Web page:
If you get hacked, the last thing you want is to be stalled in the recovery phase. This is the most expensive phase that causes the most damage.
In the case of ransomware, the only recovery is a wipe and reinstall. The ONLY difference between a fast recovery and a damaging one is, does the reinstall come from a backup.
Servers, mission critical desktops and cloud services need to be backed up.
Here is a great article on the Kaseya ransomware attack and the recovery pathway to restore servers and desktops. https://blog.malwarebytes.com/ransomware/2021/07/3-things-the-kaseya-attack-can-teach-us-about-ransomware-recovery/
Hardware & Software
Here is the hardware and software solution document we use: https://www.synology.com/en-us/dsm/solution/ransomware
Make sure to back up any server(s) or desktops that have critical applications:
- File Shares
Here are the hard drives we use: https://www.seagate.com/products/nas-drives/ironwolf-hard-drive/
Here are the Cloud Apps you need to consider for back up:
- Office 365 Backup
- Sharepoint Backup
- OneDrive Backup
- EMR Backup
- Accounting Backup
Please note this is not an exhaustive list. But, our goal is to put a stop to the theft and disruption taking place in our organizations.
You can't forget a good cyber insurance policy for data breaches, electronic theft and vandalism, denial of service attacks. We use CHUBB and you can learn more about them here: https://www.chubb.com/us-en/business-insurance/privacy-network-security.html
Please consult your insurance agent for more options.
Step 3 is to Educate & Prevent:
The best defense to all Cyber attacks is done through education. Here are a couple tools inside the Office 365 ecosystem you can utilize.
Microsoft Security & Compliance center will allow you to simulate phishing attacks. They have a very good selection of templates you can start with. This tool also provides:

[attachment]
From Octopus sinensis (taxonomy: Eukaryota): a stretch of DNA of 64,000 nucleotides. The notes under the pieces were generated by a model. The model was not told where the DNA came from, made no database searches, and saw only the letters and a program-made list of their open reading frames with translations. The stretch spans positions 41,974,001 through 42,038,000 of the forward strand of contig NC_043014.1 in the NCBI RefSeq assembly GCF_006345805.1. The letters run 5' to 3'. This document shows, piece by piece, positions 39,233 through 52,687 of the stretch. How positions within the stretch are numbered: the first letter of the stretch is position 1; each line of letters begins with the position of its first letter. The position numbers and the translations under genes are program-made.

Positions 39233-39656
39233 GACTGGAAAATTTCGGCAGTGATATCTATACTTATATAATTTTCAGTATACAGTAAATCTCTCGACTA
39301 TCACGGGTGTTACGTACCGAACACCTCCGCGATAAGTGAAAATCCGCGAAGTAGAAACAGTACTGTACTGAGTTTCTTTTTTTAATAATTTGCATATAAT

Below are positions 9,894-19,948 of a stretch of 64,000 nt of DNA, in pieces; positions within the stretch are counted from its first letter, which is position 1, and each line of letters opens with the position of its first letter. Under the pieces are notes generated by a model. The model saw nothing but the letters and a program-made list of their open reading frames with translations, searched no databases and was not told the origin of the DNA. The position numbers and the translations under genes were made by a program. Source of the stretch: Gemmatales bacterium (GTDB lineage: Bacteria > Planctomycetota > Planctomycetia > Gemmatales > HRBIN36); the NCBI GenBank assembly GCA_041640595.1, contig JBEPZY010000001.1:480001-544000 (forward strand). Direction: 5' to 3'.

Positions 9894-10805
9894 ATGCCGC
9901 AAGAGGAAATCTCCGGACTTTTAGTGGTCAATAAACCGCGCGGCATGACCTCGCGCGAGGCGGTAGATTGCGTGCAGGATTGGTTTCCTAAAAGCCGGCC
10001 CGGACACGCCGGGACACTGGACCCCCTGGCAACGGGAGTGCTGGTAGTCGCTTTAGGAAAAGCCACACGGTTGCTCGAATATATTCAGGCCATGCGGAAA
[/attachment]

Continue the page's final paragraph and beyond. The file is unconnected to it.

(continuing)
- Great reporting on who clicked on the link and if the user gave up their credentials.
- Any user who gives up their credentials gets redirected to a website that provides a very warm and user friendly education video on what phishing scams are and what to look for.
See here for more info:
In order for you to utilize this tool, you will need to upgrade 'one' Office 365 E5 license.
There are other standalone web based phishing simulators and here is a good blog post that discusses some other options with pros and cons.
Human Resource Policies:
Make sure you have a current Internet Usage Policy. And, we recommend putting a a password policy in place that works in conjunction with the Internet usage policy.
Both of these documents will be critical in defending against litigation. They are also important in HIPAA.
Monitor your Domain & Email:
Continuously check to see if your personal details or credentials have been leaked. Being proactive in this is much like having a credit monitoring service for identity theft. Think of this as your business domain and email monitoring. Utilize this website here to see if you've been 'pwned'. https://haveibeenpwned.com/
Have you ever had email delivery problems? The mxtoolbox website https://mxtoolbox.com/ will check the health of your email. It has a plethora of tests and diagnostic tools that will scan the internet for looking for potential problems that could become actual threats.
These 3 action steps will provide a strong defense, a recovery plan and a solid cybersecurity education to help protect your business, your employees, your family and ultimately your money.
Adams Technology Group, Corp.
“We keep your computers and Internet running fast and secure so administrators and nurses can help patients recover faster and get back to their loved ones.”